Any business worth its salt knows that the key to generating sales is through good advertising – but what makes a successful marketing campaign?
A successful marketing campaign can spark new interest in your business and increase your sales, donations, and impact. Priority one is to establish how you’re going to determine its success – i.e. what is the goal for your campaign.
Will it be increasing sales of a specific product, directing more people to a landing page or generating a higher footfall in your retail stores or business premises?
When you’ve worked out the parameters of “success” you can start to look at how to craft the campaign, taking into account any specialist tools you’re going to need to monitor it and to judge its effectiveness once it’s ended.
Take inspiration from campaigns which have influenced you as a consumer and see if any of those elements can be worked into a strategy for your own business or brand. As Business Matters, one of the UK’s leading business magazines points out: “Undoubtedly, there has been a moment when you have seen a marketing campaign and been pretty impressed, but some tend to ‘wow’ us slightly more than others.”
Creating a successful marketing campaign
A marketing campaign is essentially a promotion created to reach a specific goal with a beginning and an end date. Planning is everything and, while no two successful marketing campaigns will be exactly the same, they all follow a fairly logical and predictable set of characteristics:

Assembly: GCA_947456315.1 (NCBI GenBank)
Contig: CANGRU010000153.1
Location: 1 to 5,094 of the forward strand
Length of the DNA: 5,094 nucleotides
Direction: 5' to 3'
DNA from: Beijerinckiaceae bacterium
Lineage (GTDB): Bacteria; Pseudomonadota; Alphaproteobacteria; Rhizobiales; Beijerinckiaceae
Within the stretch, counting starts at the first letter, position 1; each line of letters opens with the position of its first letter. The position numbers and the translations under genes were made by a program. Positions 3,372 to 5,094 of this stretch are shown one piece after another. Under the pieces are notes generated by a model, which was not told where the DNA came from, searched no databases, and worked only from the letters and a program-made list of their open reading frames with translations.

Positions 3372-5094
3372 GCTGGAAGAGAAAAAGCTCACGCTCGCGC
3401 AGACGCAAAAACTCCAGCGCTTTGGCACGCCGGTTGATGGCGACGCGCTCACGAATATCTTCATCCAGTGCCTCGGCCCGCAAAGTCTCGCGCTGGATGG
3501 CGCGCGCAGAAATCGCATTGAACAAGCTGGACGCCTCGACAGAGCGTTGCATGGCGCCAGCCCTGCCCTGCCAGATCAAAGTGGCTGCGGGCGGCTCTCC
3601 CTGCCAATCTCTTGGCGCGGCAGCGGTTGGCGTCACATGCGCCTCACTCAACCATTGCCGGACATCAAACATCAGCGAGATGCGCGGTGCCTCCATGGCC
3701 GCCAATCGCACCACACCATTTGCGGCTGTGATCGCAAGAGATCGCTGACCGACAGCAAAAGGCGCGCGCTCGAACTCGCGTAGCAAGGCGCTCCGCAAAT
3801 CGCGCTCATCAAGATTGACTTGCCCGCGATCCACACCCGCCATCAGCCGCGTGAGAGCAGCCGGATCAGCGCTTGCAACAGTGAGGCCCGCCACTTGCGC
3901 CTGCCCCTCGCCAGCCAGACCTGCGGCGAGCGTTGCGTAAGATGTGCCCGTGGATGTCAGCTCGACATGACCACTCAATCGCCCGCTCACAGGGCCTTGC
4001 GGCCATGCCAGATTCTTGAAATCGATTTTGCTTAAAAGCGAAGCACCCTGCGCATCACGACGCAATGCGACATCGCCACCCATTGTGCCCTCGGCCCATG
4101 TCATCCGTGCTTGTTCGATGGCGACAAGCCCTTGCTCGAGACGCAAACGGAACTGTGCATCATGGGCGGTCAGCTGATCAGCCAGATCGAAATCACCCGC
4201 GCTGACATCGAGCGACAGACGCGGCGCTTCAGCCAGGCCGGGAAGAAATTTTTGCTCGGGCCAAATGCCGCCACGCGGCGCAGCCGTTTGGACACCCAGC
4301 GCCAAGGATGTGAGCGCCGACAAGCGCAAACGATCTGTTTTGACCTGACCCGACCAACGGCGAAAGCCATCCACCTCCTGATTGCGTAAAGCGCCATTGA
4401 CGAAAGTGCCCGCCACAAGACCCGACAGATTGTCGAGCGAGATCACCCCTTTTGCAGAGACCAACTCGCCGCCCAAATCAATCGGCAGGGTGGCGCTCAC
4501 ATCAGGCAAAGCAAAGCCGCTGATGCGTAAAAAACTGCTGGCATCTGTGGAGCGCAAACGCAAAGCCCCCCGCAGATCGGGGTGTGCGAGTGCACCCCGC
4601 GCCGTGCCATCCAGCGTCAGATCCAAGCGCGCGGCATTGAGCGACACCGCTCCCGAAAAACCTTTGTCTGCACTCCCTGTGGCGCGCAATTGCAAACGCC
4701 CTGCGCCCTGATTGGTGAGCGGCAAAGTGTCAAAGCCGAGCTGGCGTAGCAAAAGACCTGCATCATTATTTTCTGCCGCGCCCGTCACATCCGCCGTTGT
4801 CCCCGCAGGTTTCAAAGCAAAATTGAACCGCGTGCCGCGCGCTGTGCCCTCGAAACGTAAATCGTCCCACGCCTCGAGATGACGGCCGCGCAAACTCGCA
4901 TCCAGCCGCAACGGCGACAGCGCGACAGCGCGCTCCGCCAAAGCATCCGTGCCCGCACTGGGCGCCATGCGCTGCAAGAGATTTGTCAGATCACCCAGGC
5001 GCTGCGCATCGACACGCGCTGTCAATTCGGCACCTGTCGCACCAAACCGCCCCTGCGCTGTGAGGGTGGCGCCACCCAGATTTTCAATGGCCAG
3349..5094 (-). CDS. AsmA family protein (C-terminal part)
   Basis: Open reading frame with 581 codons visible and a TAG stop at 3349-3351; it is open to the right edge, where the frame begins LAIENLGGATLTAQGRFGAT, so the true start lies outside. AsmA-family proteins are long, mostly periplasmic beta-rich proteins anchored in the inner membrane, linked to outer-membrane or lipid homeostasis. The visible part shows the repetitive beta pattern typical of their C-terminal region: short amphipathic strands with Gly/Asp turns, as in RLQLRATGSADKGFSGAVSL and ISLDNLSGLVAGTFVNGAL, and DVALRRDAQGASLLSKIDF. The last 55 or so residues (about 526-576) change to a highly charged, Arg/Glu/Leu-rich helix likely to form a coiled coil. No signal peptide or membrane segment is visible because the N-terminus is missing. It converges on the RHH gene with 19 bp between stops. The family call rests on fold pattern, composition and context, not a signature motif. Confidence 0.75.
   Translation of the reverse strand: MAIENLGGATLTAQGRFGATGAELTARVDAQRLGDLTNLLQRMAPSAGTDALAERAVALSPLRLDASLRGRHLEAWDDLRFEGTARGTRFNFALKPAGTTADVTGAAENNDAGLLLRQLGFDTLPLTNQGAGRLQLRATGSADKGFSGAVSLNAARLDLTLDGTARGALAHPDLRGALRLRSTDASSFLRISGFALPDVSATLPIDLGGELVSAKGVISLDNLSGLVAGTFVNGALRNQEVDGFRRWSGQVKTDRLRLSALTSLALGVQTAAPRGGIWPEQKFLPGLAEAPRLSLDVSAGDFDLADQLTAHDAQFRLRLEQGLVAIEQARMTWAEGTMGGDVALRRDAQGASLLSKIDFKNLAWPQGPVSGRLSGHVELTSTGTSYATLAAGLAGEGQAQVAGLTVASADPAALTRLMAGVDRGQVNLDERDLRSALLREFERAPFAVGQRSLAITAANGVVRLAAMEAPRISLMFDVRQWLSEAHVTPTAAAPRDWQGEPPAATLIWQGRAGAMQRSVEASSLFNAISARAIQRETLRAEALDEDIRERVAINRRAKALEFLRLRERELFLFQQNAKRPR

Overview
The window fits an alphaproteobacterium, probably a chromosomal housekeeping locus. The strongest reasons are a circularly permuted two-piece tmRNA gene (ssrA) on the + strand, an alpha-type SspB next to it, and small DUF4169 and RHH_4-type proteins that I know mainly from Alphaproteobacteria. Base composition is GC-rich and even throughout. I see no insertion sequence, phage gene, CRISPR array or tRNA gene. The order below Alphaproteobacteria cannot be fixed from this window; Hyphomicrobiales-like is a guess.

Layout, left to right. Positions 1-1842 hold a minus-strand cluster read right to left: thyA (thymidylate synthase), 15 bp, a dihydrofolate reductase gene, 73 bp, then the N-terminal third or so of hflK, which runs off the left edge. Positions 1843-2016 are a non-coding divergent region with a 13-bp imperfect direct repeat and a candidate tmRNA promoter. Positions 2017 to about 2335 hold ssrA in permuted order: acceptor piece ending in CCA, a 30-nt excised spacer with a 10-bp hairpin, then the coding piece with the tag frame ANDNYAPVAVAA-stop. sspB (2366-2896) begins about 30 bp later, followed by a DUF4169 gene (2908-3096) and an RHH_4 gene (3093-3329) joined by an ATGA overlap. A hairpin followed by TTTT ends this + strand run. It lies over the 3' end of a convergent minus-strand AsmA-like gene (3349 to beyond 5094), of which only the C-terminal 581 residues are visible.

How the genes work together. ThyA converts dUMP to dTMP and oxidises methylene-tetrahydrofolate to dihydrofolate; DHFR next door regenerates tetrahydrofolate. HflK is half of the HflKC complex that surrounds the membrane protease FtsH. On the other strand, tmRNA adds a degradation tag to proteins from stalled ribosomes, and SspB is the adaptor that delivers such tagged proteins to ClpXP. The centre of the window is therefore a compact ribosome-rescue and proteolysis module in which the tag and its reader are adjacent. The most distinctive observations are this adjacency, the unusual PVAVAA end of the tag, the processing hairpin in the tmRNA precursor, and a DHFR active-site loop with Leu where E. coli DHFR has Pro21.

- The audience
- The content
- The offer
- The method
- The follow-up
This blog is going to look at each of these in turn and give you some tips and hints for how you can increase your chances of running a successful marketing campaign.
Know your market
This is basically your audience. As the following image from digital marketing agency Anicca demonstrates, there are seven different elements which can be mixed up into a campaign and it is vital you know how your customers, and potential new clients, feel about each.
The Marketing Mix 7P’s
Buyer personas will help with this, as will customer surveys, industry trends and talking to your own employees, who are the ones dealing on a day to day basis with your client base.
Determining the content
You need compelling content. Whether it’s a blog, a Facebook post, Twitter or an email campaign, the content needs to attract the target audience.
Consider the ‘Rule of Seven’ – a marketing theory that holds that someone needs to see a message seven times before they act on it – so make sure your messages are consistent irrespective of how you’re communicating.
A marketing campaign should be just one small piece of your overall marketing plan. Whatever you’re offering, and on what channel, it should be fitting in with the specific actions you intend to carry out to interest potential customers and clients in your product and/or service and persuade them to buy the product and/or services you offer.
What are you offering?
This will determine what your content will be. Ideally your offer should be something unique to your brand or service and if it can’t be, then make it valuable and worth their while to take up.
E-books, white papers, reports or case studies are great for companies who offer managed services rather than physical products. It’s not a direct sale but it’s a trusted method which showcases your expertise and lets customers get a feel for your business.